We’re going through some phases. Biting phases. HItting phases. Hair pulling phases.
I read once in a parenting book that if you blame things on “phases,” then you’re ignoring the real problem, which is that it’s not just a phase, and if you don’t do something about it (you good for nothing lazy mother), then your kids will be biting/hitting/kicking when they are in college and will turn out to be serial killers or something. It could be true.
But since we don’t want toe stigma that comes with having a serial killer child, we do constant discipline (which I also read about — that discipline is 24/7, including the positive, not just the negative…and can you tell I read a lot? The mom-stincts are not strong with this one), praising good behavior, sharing, and loving, and time outs and short, toddler friendly discussions about bad behavior. Basically, we do what works for us.
So back to the throwing.
Walk across my living room at certain witching times of day, and you are likely to be walloped by a random puzzle piece, a tiny plastic dinosaur, a red Mega Blok, a stuffed kangaroo, a book, or in the worst case scenario, a very large, very hard, and very plastic ladybug. Call it someone’s payback for a few too many hair pulling incidents.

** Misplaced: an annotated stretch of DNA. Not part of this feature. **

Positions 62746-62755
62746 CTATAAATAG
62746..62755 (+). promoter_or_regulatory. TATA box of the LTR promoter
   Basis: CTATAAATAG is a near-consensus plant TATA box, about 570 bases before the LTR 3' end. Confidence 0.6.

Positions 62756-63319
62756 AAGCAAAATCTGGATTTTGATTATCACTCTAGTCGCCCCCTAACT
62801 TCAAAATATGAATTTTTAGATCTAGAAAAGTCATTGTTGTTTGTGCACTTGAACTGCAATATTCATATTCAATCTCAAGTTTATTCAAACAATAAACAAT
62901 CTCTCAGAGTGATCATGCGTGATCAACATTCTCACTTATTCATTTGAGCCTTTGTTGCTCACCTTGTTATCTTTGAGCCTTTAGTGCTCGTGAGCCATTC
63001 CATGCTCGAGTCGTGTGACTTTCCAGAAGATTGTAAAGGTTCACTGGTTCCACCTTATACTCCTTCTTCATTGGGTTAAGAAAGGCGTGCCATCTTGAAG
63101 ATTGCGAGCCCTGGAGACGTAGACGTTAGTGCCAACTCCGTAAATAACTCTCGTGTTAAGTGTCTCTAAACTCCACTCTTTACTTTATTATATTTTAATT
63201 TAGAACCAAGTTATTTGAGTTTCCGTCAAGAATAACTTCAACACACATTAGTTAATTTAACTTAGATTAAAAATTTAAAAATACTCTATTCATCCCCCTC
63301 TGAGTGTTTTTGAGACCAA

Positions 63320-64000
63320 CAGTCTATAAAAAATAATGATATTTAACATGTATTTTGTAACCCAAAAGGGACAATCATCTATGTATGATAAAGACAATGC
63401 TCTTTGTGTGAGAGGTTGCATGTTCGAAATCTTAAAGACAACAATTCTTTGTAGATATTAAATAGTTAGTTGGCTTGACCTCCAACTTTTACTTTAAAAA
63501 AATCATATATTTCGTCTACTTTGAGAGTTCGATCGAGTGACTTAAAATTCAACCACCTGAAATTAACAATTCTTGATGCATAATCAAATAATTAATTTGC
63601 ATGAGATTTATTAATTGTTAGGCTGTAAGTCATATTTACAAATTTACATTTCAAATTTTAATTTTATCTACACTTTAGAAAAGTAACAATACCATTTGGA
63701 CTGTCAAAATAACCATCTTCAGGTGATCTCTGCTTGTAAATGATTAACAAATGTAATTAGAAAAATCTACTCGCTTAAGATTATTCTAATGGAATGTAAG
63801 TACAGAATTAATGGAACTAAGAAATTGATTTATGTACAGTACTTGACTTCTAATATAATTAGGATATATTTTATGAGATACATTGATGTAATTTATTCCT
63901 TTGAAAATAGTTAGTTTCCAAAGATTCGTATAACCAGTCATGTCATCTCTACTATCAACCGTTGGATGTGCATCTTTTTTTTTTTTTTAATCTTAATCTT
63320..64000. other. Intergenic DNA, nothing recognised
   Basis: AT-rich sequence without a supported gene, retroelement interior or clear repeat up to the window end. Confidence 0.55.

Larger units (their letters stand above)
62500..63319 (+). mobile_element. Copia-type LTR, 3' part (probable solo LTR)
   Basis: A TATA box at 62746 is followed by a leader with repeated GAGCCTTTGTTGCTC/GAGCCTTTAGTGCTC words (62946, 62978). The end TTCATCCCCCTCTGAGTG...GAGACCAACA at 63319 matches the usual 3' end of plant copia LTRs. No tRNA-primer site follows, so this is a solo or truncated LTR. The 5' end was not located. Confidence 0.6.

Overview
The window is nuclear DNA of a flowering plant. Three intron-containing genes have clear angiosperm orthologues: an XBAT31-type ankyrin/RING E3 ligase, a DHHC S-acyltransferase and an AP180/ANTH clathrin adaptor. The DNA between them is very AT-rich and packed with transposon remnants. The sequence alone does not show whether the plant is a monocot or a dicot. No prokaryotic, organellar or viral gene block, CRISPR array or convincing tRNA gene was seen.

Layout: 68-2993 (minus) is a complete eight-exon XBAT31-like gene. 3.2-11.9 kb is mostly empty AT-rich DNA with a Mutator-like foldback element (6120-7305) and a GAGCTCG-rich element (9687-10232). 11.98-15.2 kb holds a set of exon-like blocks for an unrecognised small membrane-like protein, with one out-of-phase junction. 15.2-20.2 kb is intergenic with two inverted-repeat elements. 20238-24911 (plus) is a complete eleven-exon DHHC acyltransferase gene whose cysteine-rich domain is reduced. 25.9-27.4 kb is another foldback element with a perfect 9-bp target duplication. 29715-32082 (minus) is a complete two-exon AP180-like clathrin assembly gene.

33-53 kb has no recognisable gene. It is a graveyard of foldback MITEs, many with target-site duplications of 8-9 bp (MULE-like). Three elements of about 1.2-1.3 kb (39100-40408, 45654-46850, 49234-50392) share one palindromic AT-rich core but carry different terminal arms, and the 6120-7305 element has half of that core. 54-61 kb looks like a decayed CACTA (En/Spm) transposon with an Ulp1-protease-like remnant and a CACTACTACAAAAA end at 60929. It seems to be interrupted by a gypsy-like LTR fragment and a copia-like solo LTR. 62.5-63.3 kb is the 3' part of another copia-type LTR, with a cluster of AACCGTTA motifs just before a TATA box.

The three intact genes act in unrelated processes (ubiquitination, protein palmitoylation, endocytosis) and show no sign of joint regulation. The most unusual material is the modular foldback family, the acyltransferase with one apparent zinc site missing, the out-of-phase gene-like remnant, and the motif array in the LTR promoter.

No, we don’t just allow these things to happen, and yes, there are consequences. But that’s not what this post is about.
This post is about how in awe of my daughter I am during these throwing episodes. Girl’s got an arm. Girl’s got aim. Sure, she can barely walk and drink from a sippy cup at the same time. Let’s be honest, she really can’t even do that. Hmmmm….she can barely walk and….let’s just say she’s lucky if she can walk across the room without tripping over something, usually her own feet. Or the air.
(Side note: she totally gets this from me. I am absurdly clumsy. Christian loves to go on and on about how loud I am when I do any household chore, when in fact, I’m not loud. I’m clumsy. Dishes slip from my hands, I knock things into walls, and send the damn dog dish clattering across the kitchen floor. During nap time.)
Inability to stand on her own two feet aside, Rachel can sling a toy across the room and knock her sister square in the head. Effortlessly, it seems. She can’t even stand up straight, but she can chuck a Leapfrog phone blindfolded and it will find its way to someone’s head like a heat seeking missile. And every time it happens, I find myself having to quickly wipe the look of shock off my face (and yes, I’ll admit it, sometimes having to desperately hide the laughter as well, especially when it’s myself or Christian that gets beamed), then trying to decide whether I should put her in time out or start signing her up for pitching camps so she can be the next female Nolan Ryan.
Next playdate, I promise to provide the hard hats.